Stenger defends the Charter, but he ignores it in Trakas’ court case


To the editor:

In the July 12 article on St. Louis County Executive Steve Stenger’s appearance before the Tesson Ferry Democratic Club, Mr. Stenger is quoted as claiming that his administration is trying to do good things for the community, yet is met with obstruction.

His observation that one of the most important parts of public service is to “figure out how to get around that obstruction” is telling.

It is no secret that one of his greatest obstructions is the County Council itself, and his solution for “getting around” the council includes ignoring the privileges granted to the council in the county Charter, a document he referred to in a previous interview as the county’s constitution.

Because he is an attorney, Mr. Stenger should be held to a higher standard in matters concerning the provisions of the St. Louis County Charter.  One of those provisions, Section 2.070, stipulates that the County Council shall be the judge of qualifications of its members.

When St. Louis Prosecuting Attorney Robert McCulloch took the allegation that 6th District County Councilman Ernie Trakas violated Section 2.170 of the county Charter directly to a special prosecutor, neither Mr. Stenger nor County Counselor Peter Krane defended the council’s right and duty, as provided in Section 2.070 of the county Charter, to sit in judgment of Mr. Trakas and determine whether the facts behind the allegation rose to the level of a charter violation.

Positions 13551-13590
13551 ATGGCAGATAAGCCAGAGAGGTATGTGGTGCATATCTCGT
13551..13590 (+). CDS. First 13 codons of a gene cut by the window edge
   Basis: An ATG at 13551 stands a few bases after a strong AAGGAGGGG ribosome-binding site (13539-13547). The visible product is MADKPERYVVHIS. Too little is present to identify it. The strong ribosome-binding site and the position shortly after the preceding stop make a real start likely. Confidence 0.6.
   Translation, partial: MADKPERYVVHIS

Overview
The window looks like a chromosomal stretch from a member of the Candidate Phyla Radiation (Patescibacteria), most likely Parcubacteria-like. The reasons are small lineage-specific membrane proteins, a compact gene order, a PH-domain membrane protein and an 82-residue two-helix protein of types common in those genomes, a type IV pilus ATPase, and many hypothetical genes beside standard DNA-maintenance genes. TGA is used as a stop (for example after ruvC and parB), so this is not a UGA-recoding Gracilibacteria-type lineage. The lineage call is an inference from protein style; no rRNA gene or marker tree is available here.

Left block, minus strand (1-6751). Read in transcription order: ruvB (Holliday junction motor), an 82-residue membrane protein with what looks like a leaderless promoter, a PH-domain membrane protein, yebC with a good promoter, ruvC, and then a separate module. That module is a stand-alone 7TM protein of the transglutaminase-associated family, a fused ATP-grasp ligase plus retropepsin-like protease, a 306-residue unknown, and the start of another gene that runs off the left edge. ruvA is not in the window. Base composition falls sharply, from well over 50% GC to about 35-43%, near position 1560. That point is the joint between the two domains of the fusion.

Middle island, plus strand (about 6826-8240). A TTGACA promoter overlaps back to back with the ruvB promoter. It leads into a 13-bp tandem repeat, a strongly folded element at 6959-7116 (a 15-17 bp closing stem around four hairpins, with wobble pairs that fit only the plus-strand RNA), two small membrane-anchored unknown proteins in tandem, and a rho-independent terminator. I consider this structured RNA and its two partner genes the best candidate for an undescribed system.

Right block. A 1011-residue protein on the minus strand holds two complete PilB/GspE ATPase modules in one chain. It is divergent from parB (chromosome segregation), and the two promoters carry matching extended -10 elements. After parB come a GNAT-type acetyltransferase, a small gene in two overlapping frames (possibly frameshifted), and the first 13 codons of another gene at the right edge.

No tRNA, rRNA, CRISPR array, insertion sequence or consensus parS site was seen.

Instead, the issue was taken out of the council’s hands and placed in a St. Charles County court.  Mr. McCulloch circumvented the council, and no one in the administration took issue with his failure to uphold the charter provisions nor for his depriving the council of their charter-authorized duty to judge Mr. Trakas.   

Why is Mr. Stenger vocal in his criticism of Mr. Trakas for the alleged violation of Section 2.170 but silent on Mr. McCulloch’s failure to uphold the provisions of Section 2.070?

The explanation is simple: The former serves the purpose of ridding Mr. Stenger of an obstacle, the latter would jeopardize that course of action.

Mr. Stenger’s selective enforcement of the county Charter leaves little doubt that his political agenda supersedes the interests of the county residents he was elected to serve.

Martha Duchild